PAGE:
And Neil Lennon's vision will be fulfilled on Wednesday night when the Uefa Champions League, with its kudos, cash and unique frisson of anticipation, returns to the club for the first time in four years and it will be a familiar foe that lines up against Lennon's side. Last season's Champions League quarter-finalists, Benfica, provide the opposition, a team who have twice faced Celtic in the competition during the last decade.
And the portents are good. Managed by Gordon Strachan, Celtic last faced Benfica in the tournament in season 2006-07 and Lennon himself played an active part in helping the club qualify for the last 16. In addition, of the last 10 games Celtic have played at home against Portuguese opposition, they have won nine and drawn one.
Yet, for all Celtic will feel they have the measure of Benfica on their home turf, they will be expected to be stretched by their visitors. Benfica may have lost two of their best players this summer – Javi Garcia was sold for just under £16 million to Manchester City and Axel Witzel for £32m, necessary sales for the club to service its 400m (euros) debt – but they were also able to add to their squad.
Manager Jorge Jesus ignored calls to bring in a no-nonsense centre-half before the closure of the window, and instead signed striker Lima, the joint top-scorer last season in Portugal, from Braga. However, it is not Benfica's transfers that are giving Lennon headaches but rather his own. As Celtic's progression into the group stages was secured, the purse strings relaxed a little and he was able to splash some of the riches garnered from the tournament. Miku, Lassad Nouioui and Efe Ambrose were brought in, but they barely had time for introductions to their team-mates before they were out the door again for international duty.
Given the lack of time they have had then to bed themselves into the team, Lennon has a dilemma about whether he plays them against Benfica or sticks to the tried and tested. Certainly Ambrose and Nouioui are highly unlikely to be pitched in, but Miku could be in line for some level of involvement.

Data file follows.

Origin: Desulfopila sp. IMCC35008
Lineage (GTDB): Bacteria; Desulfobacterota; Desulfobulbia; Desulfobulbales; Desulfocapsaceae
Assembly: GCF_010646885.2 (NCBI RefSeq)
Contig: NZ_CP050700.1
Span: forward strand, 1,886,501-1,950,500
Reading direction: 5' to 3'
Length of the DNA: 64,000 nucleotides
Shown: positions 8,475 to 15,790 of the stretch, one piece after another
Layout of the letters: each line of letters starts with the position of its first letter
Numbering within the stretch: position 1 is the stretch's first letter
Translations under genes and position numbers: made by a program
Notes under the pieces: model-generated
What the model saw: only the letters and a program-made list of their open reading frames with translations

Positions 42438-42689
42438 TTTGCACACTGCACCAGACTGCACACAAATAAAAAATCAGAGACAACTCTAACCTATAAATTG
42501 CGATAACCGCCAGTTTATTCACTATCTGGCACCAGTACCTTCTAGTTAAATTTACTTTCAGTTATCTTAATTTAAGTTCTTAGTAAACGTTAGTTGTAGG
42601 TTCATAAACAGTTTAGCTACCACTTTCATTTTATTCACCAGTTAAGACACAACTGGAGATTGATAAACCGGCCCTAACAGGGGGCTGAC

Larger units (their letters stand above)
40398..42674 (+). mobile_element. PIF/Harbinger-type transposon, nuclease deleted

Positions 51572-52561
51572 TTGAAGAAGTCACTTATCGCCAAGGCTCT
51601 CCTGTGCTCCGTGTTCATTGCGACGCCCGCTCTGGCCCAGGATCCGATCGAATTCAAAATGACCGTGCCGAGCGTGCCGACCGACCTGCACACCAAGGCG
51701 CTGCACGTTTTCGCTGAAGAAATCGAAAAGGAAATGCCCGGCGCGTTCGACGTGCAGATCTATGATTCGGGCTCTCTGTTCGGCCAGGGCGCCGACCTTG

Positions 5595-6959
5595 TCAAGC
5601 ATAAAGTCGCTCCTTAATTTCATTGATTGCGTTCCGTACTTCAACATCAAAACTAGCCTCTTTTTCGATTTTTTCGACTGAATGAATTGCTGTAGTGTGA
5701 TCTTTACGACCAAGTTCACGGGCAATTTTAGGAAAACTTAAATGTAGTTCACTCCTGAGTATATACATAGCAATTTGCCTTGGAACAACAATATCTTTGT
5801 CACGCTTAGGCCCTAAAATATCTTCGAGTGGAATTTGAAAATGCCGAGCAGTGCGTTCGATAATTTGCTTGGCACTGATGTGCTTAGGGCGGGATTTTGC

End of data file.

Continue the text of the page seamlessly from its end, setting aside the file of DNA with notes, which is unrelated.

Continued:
Lennon said: "Miku has a nice touch. A bit similar to Gary Hooper, but a little bit bigger and quicker although having said that Hooper isn't slow, he's very quick over five to 10 yards. He's looked brilliant in the last couple of weeks, Hooper, so the two of them hopefully will complement each other well. They have goals in them. And I quite like the look of Miku, his awareness of where people are and he's a strong player as well."
Group G has a daunting look about it, with Barcelona and Spartak Moscow making up the quartet, Like the national side, Celtic will find that any chance of competing seriously in the group will largely depend on getting off to a good start on their own turf.
A relatively open game can be anticipated if Benfica stick to their attacking principles. Having humbled Manchester United last season on their way to the quarter-finals, the Portuguese side will not be daunted at facing Celtic, no matter how intense the atmosphere is inside Celtic Park. With the likes of Pablo Aimar, whom Lennon also played against when Celtic faced Valencia under Martin O'Neill, as well as Oscar Cardozo and Lima, it is the menace Benfica possess going forward that could unnerve Celtic.
"Aimar is quality," said Lennon. "He's had peaks and troughs in his career, but I think he really came on the scene at Valencia and then went somewhere else for big money (Real Zaragoza 12m euros). He was only 21 when he played against us, but he was fabulous. Cardozo is also a real handful. I think he was the subject of a couple of big offers in the summer and Benfica did well to hold on to him."
Meanwhile, goalkeeper Fraser Forster hopes to use the Champions League stage as an audition for a place in the England squad. Europe's best can only aid his cause. "There is no point over-thinking the England stuff," he said "It would be nice if it happens. I would imagine they will come and watch if we are doing well in the Champions League. It's a good platform and if you are performing well on that, it's good for your CV and might make their decision harder."
If it does well enough, the thunder may make him difficult to ignore.
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